Noncompetitive Eligibility FAQs
Do you have questions about NCE? Find out more below...
Unclear about your Noncompetitive Eligibility? Here's what it is.
Under the Provisions of Executive Order (EO) 11103 (5 CFR, § 315.605), certain returned Peace Corps Volunteers are awarded one year of noncompetitive eligibility (NCE) for selection for federal employment. This eligibility does not mean that returned Volunteers are entitled to federal employment. However, although noncompetitive eligibility does not require, it does permit an agency to hire a returned Volunteer who meets the minimum qualifications for the position without going through all of the formalities of the competitive process (including posting a vacancy announcement, screening or interviewing candidates, or going through the others steps that are involved in the standard recruitment process). All that is required is that the agencies have a classified position and an available opening, and that the candidate meet the minimum qualifications for that position. The decision whether to hire a returned Volunteer under noncompetitive eligibility is within the discretion of the hiring agency. Therefore, to alleviate any confusion it is advised that RPCVs make the hiring agency aware of their remaining NCE as clearly as possible.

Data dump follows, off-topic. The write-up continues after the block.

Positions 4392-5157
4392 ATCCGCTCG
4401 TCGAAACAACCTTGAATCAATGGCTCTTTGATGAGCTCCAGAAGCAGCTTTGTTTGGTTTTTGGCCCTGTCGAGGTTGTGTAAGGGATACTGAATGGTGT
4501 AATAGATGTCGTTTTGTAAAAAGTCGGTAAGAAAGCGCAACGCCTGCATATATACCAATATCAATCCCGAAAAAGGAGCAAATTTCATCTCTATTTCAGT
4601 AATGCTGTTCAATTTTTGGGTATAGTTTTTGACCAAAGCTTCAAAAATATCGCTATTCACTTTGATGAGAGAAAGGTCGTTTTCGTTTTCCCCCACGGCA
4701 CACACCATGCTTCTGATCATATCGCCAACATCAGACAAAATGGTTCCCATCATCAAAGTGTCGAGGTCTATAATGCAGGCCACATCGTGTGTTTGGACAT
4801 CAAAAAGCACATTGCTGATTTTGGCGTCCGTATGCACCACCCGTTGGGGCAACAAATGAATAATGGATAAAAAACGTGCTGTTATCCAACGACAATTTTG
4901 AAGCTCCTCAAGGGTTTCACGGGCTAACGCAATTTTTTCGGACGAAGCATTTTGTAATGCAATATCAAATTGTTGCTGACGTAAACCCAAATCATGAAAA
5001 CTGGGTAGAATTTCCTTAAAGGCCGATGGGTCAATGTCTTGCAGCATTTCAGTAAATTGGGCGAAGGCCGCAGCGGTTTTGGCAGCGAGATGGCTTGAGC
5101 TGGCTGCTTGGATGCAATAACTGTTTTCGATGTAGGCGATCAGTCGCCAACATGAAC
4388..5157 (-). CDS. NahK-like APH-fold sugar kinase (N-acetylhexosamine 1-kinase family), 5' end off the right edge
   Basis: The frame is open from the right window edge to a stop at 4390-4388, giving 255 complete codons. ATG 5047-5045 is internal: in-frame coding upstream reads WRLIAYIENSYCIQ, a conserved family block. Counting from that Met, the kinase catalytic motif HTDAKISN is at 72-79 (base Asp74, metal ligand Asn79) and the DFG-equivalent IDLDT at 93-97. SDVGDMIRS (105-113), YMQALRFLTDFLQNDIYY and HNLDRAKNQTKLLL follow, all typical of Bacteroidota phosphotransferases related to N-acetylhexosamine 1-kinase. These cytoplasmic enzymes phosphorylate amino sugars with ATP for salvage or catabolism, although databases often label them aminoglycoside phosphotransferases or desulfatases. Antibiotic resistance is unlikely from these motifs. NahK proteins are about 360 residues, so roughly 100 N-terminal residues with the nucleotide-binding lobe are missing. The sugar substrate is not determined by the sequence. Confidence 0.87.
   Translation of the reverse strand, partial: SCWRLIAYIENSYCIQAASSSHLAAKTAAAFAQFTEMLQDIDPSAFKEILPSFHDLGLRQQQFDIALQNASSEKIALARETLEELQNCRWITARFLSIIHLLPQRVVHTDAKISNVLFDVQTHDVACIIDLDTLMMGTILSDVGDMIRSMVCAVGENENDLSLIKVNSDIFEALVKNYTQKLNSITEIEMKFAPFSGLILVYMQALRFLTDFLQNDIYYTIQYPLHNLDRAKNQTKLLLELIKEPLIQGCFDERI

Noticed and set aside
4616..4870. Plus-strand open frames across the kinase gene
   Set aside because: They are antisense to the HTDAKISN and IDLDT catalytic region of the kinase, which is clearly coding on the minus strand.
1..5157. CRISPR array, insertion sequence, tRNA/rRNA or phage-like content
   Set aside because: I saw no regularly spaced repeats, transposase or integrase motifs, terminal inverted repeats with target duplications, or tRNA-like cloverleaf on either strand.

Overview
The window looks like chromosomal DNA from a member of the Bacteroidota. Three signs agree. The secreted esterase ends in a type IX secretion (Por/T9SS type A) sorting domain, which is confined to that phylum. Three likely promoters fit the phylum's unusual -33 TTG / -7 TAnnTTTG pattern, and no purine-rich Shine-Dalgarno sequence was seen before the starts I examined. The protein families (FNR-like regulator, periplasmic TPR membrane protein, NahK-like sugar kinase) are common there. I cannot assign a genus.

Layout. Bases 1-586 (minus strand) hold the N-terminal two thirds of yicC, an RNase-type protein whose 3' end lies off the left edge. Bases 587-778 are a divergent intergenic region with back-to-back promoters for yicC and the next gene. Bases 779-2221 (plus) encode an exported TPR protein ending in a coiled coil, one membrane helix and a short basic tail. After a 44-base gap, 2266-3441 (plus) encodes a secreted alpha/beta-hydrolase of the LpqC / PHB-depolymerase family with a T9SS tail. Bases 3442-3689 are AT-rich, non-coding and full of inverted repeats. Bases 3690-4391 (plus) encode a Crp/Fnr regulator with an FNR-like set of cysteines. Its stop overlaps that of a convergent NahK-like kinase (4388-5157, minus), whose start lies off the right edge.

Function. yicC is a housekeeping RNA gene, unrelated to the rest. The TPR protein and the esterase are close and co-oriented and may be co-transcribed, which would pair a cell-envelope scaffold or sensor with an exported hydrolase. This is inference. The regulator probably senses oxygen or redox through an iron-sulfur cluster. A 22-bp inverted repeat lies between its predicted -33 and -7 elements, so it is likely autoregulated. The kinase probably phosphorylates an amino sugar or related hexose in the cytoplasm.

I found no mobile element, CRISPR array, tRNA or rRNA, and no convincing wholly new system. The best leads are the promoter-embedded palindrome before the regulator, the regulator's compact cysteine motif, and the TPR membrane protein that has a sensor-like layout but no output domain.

Generally, RPCVs must have successfully completed a full tour of Peace Corps service to receive NCE. However, the Country Director may issue certification to Volunteers who do not complete service, provided that they have satisfactorily served for twelve consecutive months, including training, and that their termination is determined to be for reasons beyond their control (Volunteers who resigned from Peace Corps service are not eligible for noncompetitive appointment, no matter how long they served). Country Directors will include the certification statement as the final paragraph on the Description of Service (DOS) statements for Volunteers granted this benefit.
What are competitive service positions?